Former San Gabriel Valley Rep. Hilda Solis resigned this week as U.S. Secretary of Labor.

President Barack Obama thanked Solis for her four years of service, calling her “a tireless champion for working families” during her time in Congress and as a California legislator.

“Over the last four years, Secretary Solis has been a critical member of my economic team as we have worked to recover from the worst economic downturn since the Great Depression and strengthen the economy for the middle class,” Obama said.

“Her efforts have helped train workers for the jobs of the future, protect workers’ health and safety and put millions of Americans back to work. I am grateful to Secretary Solis for her steadfast commitment and service not only to the administration, but on behalf of the American people. I wish her all the best in her future endeavors.”

Local labor leader Maria Elena Durazo called Solis a friend of the worker.

“From the hotel housekeeper on her hands and knees scrubbing floors, to an ironworker walking a beam forty stories in the air, America’s working men and women had a voice, a friend, and a champion in Labor Secretary Hilda Solis,” said Durazo, executive secretary-treasurer of the Los Angeles County Federation of Labor, AFL-CIO.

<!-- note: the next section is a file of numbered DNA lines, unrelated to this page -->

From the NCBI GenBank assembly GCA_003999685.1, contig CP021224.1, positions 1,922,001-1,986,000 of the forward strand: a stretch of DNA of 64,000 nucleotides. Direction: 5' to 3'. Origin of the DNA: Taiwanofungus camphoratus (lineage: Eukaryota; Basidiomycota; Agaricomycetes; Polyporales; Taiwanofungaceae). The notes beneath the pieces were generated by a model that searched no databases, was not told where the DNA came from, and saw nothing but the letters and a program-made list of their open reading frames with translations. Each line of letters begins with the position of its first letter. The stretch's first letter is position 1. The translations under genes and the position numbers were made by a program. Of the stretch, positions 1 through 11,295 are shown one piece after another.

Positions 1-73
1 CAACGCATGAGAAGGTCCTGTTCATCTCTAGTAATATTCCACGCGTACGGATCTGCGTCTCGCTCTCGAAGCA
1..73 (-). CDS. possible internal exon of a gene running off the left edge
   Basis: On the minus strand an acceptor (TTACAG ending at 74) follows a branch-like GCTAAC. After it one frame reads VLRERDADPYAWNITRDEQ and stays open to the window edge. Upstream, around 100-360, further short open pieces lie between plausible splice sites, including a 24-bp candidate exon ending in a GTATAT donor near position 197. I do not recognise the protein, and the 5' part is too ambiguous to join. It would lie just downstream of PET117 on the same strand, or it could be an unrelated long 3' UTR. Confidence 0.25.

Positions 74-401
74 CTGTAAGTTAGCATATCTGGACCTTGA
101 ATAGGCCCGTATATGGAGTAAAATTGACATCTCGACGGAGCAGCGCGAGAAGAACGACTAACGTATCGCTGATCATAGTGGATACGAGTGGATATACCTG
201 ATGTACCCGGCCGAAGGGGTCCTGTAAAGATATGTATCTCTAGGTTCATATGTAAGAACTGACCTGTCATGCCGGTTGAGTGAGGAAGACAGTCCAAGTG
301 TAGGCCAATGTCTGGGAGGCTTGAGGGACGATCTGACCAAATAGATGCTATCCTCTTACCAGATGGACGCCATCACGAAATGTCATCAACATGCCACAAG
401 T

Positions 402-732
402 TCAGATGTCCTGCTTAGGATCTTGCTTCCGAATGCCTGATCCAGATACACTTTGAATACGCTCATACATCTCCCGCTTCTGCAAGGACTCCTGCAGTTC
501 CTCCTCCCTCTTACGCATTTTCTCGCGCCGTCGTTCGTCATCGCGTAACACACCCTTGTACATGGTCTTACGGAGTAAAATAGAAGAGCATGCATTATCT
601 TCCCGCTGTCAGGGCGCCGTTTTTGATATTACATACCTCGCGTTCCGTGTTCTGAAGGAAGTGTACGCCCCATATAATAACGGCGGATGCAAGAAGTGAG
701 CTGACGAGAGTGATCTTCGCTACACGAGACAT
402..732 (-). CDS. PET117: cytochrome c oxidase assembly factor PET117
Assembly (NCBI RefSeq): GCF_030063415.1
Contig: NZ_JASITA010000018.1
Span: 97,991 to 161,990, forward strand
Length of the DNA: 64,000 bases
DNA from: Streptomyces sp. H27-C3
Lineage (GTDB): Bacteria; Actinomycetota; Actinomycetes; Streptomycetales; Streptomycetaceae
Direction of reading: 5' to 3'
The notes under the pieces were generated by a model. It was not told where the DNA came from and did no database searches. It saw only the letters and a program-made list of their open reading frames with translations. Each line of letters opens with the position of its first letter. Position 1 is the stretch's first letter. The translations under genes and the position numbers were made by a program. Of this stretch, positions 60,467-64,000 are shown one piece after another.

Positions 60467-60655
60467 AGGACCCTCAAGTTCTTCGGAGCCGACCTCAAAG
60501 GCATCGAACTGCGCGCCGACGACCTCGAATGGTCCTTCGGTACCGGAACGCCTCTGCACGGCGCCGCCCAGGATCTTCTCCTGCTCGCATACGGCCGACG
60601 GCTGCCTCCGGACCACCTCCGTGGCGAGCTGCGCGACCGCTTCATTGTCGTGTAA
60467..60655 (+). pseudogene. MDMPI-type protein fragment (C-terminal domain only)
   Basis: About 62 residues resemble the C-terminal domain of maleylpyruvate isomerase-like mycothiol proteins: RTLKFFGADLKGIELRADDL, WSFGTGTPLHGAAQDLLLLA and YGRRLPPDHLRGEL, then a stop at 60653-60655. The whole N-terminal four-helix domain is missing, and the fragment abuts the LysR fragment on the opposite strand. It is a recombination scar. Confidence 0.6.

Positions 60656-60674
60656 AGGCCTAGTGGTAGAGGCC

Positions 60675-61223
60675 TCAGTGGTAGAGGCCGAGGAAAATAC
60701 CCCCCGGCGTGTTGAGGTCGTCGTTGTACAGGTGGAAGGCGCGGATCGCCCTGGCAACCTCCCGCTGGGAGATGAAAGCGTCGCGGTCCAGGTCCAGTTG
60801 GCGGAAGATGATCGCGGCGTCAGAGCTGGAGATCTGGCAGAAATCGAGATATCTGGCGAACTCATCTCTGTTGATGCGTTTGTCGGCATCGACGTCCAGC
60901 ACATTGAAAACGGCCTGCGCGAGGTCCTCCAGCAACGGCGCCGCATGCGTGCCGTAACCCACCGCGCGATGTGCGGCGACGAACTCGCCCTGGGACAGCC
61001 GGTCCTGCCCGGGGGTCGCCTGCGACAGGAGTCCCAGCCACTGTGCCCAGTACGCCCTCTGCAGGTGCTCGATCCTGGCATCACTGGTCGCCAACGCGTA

“Labor Secretary Solis never lost touch with the fact that she was the daughter of immigrant factory workers, who like generations of immigrants before them, joined the union to help lift themselves from poverty.

Solis, an El Monte Democrat, was elected to Congress in 2000 and re-elected four times.

She was first elected to public office in 1985 as a member of the Rio Hondo Community College Board of Trustees and to the Assembly in 1992. In 1994, she became the first Latina elected to the state Senate, serving in that body for six years until becoming a congresswoman.

Solis earned a bachelor’s degree from Cal Poly Pomona and a master’s degree in public administration from USC. She worked in the White House Office of Hispanic Affairs during the Carter administration, later becoming a management analyst with the Civil Rights Division of the Office of Management and Budget.